The mid-1990’s was both the best and the worst of times. On one hand, thrash metal had burned out, death metal was on a drip, breathing with the aid of a ventilator and the metal community was undergoing stylistic changes that were as self-conscious as a nun at a mud-wrestling tournament. Metal-heads were cutting their hair left right and Chelsea and some even wore garments that were neither denim nor black (the horror)! On the upside, the industrial metal sub-genre was edging towards mainstream acceptance and, thanks to acts like Fear Factory and White Zombie, cutting-edge techno types had begun taking an interest in remixing metal, opening up new avenues and possibilities. Suddenly metal-heads could get girls who weren’t wearing Iron Maiden and Metallica T-shirts. Well… we tried anyway.
Meanwhile, the hardcore scene, heavily involved in this climate of experimentation, was undergoing changes of it’s own. Sick of It All, Agnostic Front and Madball were doing brisk business and when the likes of Fugazi, Quicksand, Helmet and latterly Orange 9mm mixed in metal, art rock and even hip-hop elements, the media were quick to label the scene post-hardcore. It is with this movement that our story starts in earnest.
Helmet, Page Hamilton’s ‘thinking man’s metal band’, had made a huge impact with their debut Strap It On but it was with 1992’s weighty, yet immediately accessible Meantime, that they were catapulted into metal’s premier league. Behind the scenes however, things were not so rosy and second guitarist Peter Mengede was at loggerheads with his frontman and Helmet’s creative driving force. In 1993 he would leave under acrimonious circumstances (a court case would later allege that Hamilton withheld money and kept equipment belonging to Mengede), to be replaced by Rob Echevarria. But, from great conflict can sometimes come great inspiration and that was to be the case with Mengede’s next band project – the elusive Handsome.
An effective super-group in that Mengede was joined by Quicksand’s Tom Capone on guitar, former Cro-Mags drummer Pete Hines and Eddie Nappi (Mark Lanegan Band) on bass, the line-up was rounded out with Salt Lake City native Jeremy Chatelain on vocals. In 1996 they entered the studio under the guidance of Terry Date – suddenly a household name (in our household anyway) after his stellar production work with the likes of Pantera, Deftones and White Zombie – and the self-titled result was to be the one and only album Handsome would ever release. Given their lineage and lack of longevity, one might imagine that this obscure record – like many supergroups – could be the bloated spawn of too many egos, too much cocaine and excessive use of PRS guitars.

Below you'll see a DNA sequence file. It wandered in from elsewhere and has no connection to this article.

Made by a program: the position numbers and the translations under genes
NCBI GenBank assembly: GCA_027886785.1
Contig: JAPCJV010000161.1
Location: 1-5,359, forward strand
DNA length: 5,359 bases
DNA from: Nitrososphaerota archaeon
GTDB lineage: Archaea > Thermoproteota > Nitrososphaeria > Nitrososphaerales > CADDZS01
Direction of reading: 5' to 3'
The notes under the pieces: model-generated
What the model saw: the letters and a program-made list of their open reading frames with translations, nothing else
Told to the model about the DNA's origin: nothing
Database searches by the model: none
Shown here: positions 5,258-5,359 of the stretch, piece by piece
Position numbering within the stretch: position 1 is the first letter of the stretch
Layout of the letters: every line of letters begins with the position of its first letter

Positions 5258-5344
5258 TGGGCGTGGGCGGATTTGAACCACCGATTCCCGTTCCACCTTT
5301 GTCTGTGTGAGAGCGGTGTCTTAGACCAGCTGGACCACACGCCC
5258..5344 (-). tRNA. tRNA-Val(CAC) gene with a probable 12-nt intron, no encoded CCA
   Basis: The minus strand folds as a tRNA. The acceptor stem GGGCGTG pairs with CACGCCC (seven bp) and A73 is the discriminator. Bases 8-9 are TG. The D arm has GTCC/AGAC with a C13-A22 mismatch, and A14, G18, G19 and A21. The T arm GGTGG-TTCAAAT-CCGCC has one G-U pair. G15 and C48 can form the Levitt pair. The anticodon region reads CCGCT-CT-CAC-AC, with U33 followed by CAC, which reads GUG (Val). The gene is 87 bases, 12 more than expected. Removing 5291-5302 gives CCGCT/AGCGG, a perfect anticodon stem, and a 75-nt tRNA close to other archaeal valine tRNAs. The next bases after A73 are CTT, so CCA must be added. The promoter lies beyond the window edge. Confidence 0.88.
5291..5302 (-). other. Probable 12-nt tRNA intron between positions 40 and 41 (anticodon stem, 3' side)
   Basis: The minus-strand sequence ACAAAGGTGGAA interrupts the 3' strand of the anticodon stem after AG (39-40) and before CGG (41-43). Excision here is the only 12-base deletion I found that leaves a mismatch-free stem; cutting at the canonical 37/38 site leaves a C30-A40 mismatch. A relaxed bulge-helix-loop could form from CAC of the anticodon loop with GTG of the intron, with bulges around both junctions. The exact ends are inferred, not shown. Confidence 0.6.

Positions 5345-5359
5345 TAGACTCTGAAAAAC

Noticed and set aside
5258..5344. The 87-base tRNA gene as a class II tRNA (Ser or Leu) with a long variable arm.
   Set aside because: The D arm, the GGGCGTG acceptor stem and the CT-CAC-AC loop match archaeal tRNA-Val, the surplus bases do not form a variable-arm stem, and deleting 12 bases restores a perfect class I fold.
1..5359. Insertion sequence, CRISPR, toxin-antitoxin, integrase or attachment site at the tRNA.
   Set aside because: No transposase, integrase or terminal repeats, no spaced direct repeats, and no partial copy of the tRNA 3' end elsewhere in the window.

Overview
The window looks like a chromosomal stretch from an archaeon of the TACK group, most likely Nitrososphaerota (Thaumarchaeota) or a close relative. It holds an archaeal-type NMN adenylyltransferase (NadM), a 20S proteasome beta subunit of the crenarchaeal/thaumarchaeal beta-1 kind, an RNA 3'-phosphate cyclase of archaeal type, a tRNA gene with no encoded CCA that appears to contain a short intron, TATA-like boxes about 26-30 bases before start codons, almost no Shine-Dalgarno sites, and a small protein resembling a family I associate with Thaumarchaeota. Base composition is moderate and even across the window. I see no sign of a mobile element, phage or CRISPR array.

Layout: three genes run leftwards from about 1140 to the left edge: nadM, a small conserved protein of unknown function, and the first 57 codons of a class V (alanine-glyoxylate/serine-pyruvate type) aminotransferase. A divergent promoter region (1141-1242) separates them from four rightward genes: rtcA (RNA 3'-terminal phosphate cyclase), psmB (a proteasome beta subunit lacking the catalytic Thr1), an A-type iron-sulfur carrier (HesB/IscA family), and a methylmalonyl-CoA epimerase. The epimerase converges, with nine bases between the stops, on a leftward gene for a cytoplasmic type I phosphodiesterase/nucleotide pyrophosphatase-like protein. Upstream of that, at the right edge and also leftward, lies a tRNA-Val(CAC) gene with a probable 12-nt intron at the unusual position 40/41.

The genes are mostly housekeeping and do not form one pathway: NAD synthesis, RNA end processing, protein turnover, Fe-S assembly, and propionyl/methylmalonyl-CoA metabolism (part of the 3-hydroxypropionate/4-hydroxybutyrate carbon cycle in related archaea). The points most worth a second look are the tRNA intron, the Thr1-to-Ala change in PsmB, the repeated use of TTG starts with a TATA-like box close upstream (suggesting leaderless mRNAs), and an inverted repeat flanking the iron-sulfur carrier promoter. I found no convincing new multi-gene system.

But it wasn’t. It was simply awesome.
A bombastic explosion of stylish riffs and jackhammer grooves, Mengede had learned well in the ranks of Helmet. While his former band went for angular simplicity, peppered with bursts of screaming noise, Handsome adorned their tectonic riffs with shimmering chords, atmospheric feedback and dissonance that was allowed to break free of the driving bottom end only under the strictest control while the drumming was effortless, groove-orientated and played to the stereotypes of neither metal nor hardcore; there was not a blast beat nor a double bass work-out in sight.
Lyrically, Handsome dealt with the topics that were popular in metal at the time – personal relationships, alienation and internal struggles – but where they differed to the tides of fake emotion that would dominate and ultimately have a hand in the murder of nu-metal, Jeremy Chatelain sounded modest yet sincere, angry yet inspired; and what’s more, this guy could really sing. Think a leaner, meaner version of Scott Weiland and you won’t be far off the mark.
Following a tour with the resolutely dreadful Silverchair in the U.S. and Wu-Tang Clan in Europe, rounded off by the departure of Tom Capone, Handsome split in 1998 without ever recording another track together. It’s hard to pick a high point among the 10 noisy, beautiful songs they left us but how about “Going To Panic” for it’s riff-writing masterclass and soaring chorus. Maybe “Quiet Liar” for it’s ability to evoke how it feels to fuck-up massively and know theres no one to blame but yourself? But if we could insist you check out just one track, it would be “Lead Bellied” which contains one of the most furious riffs we’ve ever heard. Now that is what brutality really means.
Handsome’s tenure was all too brief. Maybe Sony didn’t give them the necessary promotional support? Maybe the post hardcore label went out of fashion almost as soon as it was in? Maybe it was just the wrong time for a group of sensible looking guys when the metal community was falling back in love with facially pierced freaks in makeup and leather cowboy hats? But none of that matters now. What matters is that this incredible metal record is remembered as just that. Incredible.
Go listen to it and then tell a friend about what you heard. Handsome by name, handsome by nature.